Technical civilization is man’s conquest of space. It is a triumph frequently achieved by sacrificing an essential ingredient of existence, namely, time. In technical civilization, we expend time to gain space. To enhance our power in the world of space is our main objective. Yet to have more does not mean to be more. The power we attain in the world of space terminates abruptly at the borderline of time. But time is the heart of existence.

The higher goal of spiritual living is not to amass a wealth of information, but to face sacred moments. In a religious experience, for example, it is not a thing that imposes itself on man but a spiritual presence. What is retained in the soul is the moment of insight rather than the place where the act came to pass. A moment of insight is a fortune, transporting us beyond the confines of measured time.

So as we prepare to give thanks this week, may we find space. In the midst of travel, of difficult conversations, of the joys of friendship and family—may we find the holy moments where we can experience the power of the divine.

In this way we will experience Thanksgiving as an extension of eternity—a taste of the holy rest that awaits us. “Unless one learns how to relish the taste of Sabbath,” Heschel cautions, “one will be unable to enjoy the taste of eternity in the world to come.”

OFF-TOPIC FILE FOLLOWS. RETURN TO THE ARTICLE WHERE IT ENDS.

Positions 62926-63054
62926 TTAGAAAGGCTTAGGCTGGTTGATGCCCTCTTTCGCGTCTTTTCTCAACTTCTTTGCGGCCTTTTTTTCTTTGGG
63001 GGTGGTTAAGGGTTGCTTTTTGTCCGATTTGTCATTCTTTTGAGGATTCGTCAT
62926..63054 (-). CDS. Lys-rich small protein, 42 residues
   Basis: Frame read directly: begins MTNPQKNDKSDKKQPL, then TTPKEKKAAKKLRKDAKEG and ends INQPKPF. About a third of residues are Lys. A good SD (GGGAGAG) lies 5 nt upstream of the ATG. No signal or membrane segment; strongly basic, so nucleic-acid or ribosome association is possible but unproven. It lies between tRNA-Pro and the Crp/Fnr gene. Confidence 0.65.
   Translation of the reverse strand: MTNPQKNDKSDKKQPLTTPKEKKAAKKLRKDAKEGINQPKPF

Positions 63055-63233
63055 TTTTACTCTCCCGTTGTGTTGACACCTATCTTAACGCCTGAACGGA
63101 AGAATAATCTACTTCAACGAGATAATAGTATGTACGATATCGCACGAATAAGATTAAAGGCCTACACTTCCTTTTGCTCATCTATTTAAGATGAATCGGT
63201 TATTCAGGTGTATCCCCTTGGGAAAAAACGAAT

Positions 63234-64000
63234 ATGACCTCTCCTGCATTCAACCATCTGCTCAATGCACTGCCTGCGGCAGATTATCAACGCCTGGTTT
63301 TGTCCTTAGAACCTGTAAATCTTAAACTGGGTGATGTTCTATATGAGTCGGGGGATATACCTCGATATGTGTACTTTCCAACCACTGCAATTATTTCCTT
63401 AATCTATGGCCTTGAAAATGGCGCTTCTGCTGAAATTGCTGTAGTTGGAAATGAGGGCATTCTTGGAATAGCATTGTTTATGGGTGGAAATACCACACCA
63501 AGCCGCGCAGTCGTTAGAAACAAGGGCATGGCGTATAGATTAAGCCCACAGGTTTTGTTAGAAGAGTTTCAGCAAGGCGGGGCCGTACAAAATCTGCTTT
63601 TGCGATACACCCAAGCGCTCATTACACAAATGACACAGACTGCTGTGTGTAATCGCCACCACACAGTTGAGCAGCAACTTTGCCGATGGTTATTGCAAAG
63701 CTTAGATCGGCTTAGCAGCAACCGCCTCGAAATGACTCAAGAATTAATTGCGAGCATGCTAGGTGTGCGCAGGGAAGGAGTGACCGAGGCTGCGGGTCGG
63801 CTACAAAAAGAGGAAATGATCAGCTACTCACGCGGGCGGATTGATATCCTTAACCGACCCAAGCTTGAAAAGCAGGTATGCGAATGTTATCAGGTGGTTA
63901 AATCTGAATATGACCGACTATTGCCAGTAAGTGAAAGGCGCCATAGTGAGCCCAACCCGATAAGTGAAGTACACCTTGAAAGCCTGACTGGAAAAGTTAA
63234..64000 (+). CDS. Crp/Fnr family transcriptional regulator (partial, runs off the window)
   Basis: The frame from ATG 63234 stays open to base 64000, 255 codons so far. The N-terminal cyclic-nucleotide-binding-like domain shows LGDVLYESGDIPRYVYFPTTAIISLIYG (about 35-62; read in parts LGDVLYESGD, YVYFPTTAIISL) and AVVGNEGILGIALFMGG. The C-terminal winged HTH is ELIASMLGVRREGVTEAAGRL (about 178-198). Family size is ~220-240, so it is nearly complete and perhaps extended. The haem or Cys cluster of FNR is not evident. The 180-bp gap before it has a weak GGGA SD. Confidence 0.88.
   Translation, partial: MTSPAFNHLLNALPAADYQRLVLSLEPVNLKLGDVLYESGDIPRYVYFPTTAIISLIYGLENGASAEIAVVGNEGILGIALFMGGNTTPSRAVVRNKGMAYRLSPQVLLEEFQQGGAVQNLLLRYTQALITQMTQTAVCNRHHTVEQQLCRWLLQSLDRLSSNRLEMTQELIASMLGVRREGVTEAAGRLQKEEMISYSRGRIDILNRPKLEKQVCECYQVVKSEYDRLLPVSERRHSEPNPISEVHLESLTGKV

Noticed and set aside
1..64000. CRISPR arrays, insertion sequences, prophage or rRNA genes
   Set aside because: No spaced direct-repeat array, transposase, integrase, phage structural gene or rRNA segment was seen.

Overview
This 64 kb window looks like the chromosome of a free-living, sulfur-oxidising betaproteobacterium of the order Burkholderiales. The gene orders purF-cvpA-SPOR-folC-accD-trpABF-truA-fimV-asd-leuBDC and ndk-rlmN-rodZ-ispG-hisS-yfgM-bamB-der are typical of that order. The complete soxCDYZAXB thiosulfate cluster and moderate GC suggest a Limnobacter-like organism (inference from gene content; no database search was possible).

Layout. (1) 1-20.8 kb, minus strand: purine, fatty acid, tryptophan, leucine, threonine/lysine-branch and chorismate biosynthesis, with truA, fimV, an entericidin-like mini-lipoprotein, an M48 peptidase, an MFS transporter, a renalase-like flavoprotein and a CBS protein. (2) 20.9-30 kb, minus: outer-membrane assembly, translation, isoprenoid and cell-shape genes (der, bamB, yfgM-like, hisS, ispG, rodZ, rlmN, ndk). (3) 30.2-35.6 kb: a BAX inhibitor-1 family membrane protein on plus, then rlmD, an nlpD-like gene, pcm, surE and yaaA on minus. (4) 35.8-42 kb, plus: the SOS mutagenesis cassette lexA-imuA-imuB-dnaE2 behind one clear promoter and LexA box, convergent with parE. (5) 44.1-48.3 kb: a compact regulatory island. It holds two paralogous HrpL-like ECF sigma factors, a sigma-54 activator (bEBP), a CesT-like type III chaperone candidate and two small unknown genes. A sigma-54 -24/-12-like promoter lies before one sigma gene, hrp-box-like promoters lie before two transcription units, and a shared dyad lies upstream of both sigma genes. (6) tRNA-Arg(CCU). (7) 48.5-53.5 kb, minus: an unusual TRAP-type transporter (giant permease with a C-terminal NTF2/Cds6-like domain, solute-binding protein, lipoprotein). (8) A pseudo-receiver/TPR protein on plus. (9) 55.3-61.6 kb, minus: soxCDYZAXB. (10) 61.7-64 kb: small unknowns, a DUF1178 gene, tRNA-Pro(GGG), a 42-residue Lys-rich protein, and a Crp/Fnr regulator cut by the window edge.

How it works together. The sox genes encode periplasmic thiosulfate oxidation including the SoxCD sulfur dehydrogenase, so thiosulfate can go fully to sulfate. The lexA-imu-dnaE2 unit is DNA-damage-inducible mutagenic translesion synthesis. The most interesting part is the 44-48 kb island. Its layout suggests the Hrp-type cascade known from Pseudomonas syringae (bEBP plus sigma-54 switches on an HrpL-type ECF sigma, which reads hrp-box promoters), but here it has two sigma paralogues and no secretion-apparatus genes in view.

Weekend Reading List

Today’s Reading
Amos 7 (Listen – 2:45)
Luke 2 (Listen – 6:11)

This Weekend’s Readings
Amos 8 (Listen – 2:16) Luke 3 (Listen – 5:24)
Amos 9 (Listen – 3:08) Luke 4 (Listen – 5:27)

Receive a Daily Devotional in Your Inbox
Join Over 4,000 Daily Readers
100% Privacy. We don't spam.
20161117a

A Prayer for Harmony and Stability :: Throwback Thursday

By Clement of Rome (fl. 88-99 C.E.)

And Mary said, “My soul magnifies the Lord, and my spirit rejoices in God my Savior.” — Luke 1.46-47

Grant us, Lord, to hope on your name, which is the primal source of all creation, and open the eyes of our hearts that we may know you, who alone are highest among the high; you are holy, abiding among the holy.

We ask you, Master, to be our helper and protector. Save those among us who are in distress; have mercy on the humble; raise up the fallen; show yourself to those in need; heal the sick; turn back those of your people who wander; feed the hungry; ransom our prisoners; raise up the weak; comfort the discouraged.

Let all the nations know that you are the only God, that Jesus Christ is your servant, and that we are your people and the sheep of your pasture.

For through your works have revealed the everlasting structure of the world. You, Lord, created the earth. You are faithful throughout all generations, righteous in your judgments, marvelous in strength and majesty, wise in creating and prudent in establishing what exists, good in all that is observed and faithful to those who trust in you, merciful and compassionate: forgive us our sins and our injustices, our transgressions and our shortcomings.